Wasserman cited a variety of factors contributing to the growth in coverage, including:

  • The creation of new professional leagues and the growth of existing ones. 

  • Increases in the value of professional leagues and teams. 

  • Monumental increases in attendance at and viewership of women’s sporting events.

  • Increased investment in women’s sports from sponsors and brands.

  • The unmatched engagement and following that women athletes generate on social media.

TV Deals

The power of fans in this shift is impossible to overlook. Women athletes and their fans have always demonstrated demand for women’s sports coverage, but broadcasting companies have been slow to respond. 

A common question is, how do TV deals work, and why are they important? To show a sports event on their network, broadcasting companies like ESPN, NBC, Fox, and ABC have to purchase broadcasting rights from the league or association. For the biggest competitions, broadcasters pay billions for the rights. The leagues earn massive revenue from the contracts, and the broadcasters earn revenue from the viewers who pay to watch and the advertisers who pay for commercial space. 

The most recent NFL contracts—which took effect in 2023—gave broadcasting rights to CBS, NBC, Fox, ESPN and Amazon for a collective value of $110 billion over the next 11 years, according to a report by the New York Times.  

This money matters. The revenue generated by broadcast deals makes operations possible and enables growth for the sport.  But this kind of money has never been poured into women’s sports.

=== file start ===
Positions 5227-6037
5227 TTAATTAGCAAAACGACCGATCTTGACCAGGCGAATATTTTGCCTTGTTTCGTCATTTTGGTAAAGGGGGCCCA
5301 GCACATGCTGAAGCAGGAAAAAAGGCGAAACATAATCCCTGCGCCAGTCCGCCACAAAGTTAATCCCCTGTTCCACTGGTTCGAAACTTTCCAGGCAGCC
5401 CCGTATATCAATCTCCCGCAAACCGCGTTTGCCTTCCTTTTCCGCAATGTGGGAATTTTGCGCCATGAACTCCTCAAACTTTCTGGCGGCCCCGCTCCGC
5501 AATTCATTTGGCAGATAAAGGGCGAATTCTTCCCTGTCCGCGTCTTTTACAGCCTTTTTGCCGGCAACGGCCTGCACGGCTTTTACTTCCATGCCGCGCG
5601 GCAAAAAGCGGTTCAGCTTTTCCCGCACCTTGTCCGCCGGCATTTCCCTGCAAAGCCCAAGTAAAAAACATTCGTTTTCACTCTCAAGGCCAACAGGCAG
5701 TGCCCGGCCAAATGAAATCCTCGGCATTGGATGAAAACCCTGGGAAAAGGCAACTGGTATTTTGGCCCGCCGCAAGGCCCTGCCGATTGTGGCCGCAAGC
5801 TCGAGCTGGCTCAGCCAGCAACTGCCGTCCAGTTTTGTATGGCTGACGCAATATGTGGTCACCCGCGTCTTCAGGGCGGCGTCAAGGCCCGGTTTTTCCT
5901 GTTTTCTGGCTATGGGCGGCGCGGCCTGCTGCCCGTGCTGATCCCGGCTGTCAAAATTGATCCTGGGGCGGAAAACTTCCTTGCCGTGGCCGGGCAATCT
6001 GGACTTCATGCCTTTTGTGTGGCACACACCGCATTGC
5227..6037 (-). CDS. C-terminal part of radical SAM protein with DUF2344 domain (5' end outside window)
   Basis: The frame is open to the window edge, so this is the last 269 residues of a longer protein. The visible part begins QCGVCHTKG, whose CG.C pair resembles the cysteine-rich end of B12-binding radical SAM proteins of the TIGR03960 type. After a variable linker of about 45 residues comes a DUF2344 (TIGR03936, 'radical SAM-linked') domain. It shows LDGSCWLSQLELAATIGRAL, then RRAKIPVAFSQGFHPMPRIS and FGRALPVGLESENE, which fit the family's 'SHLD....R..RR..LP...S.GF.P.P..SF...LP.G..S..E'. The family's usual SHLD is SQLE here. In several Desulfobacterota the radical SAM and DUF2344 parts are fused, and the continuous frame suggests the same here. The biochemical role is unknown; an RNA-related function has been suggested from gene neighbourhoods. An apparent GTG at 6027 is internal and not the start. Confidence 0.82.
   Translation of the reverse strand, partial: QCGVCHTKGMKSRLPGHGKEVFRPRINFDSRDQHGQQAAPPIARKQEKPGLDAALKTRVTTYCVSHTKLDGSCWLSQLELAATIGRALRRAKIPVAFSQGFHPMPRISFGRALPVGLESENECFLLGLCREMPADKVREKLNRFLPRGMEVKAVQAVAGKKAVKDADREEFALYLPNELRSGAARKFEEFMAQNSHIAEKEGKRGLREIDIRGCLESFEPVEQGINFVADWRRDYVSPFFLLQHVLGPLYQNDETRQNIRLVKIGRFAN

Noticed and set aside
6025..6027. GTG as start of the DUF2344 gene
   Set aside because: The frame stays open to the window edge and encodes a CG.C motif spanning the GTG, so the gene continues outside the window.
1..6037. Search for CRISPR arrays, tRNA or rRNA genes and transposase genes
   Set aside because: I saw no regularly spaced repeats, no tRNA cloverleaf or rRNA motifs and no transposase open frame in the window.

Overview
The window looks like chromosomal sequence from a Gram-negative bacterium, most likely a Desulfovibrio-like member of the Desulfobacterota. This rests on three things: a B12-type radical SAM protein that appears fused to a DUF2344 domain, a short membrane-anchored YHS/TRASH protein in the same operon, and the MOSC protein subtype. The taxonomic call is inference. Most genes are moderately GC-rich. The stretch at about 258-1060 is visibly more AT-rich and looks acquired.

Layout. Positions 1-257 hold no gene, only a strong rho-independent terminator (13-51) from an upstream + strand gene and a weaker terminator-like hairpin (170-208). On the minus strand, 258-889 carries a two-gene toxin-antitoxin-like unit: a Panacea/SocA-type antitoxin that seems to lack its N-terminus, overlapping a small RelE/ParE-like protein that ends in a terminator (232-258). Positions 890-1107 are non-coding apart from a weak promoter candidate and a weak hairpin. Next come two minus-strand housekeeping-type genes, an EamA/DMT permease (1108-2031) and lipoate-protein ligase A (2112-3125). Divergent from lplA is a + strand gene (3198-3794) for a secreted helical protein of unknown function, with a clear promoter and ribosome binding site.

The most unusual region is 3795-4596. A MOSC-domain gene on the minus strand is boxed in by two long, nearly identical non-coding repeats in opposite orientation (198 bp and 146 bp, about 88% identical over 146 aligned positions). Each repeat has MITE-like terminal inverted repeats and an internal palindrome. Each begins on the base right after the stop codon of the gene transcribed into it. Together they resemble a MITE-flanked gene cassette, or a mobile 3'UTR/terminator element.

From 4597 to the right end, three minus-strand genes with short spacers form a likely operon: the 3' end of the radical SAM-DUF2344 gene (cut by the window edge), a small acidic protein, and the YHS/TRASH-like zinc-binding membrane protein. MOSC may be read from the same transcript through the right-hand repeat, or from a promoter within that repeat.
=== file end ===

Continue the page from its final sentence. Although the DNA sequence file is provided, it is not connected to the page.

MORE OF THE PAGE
Recent deals are setting new precedents: In 2023, the NWSL landed a major new TV deal worth $240 million. According to SportsPro Media, The NWSL agreed to a 4-year deal with multiple broadcasters. Splitting rights between CBS, ESPN, Amazon, and Scripps, the league will be able to reach a wider audience. The $60 million annual total is “the largest media investment in women’s sports in history,” says the league, and a huge increase from the NWSL’s previous contract, which paid them only $1.5 million annually. 

The WNBA also made a lucrative new TV deal in 2023. Their new multiyear contract with the ION Television network, made in addition to their existing deals with ESPN and ABC, will  “provide the WNBA with another national TV deal and allows it to build a consistent national window for its games,” according to The Athletic. Forbes reports that the deal has a total value of $39 million.

Compared to the value of the marquee men’s sports TV deals, women’s sports still have a long way to go. The NWSL deal gives the 4 networks the rights to 118 games every season, making the value per game about $508,000. In comparison, each NFL game’s rights are worth roughly over $385 million. While this comparison might seem discouraging, it’s important to recognize the massive gaps that still exist so that the progress doesn’t end here.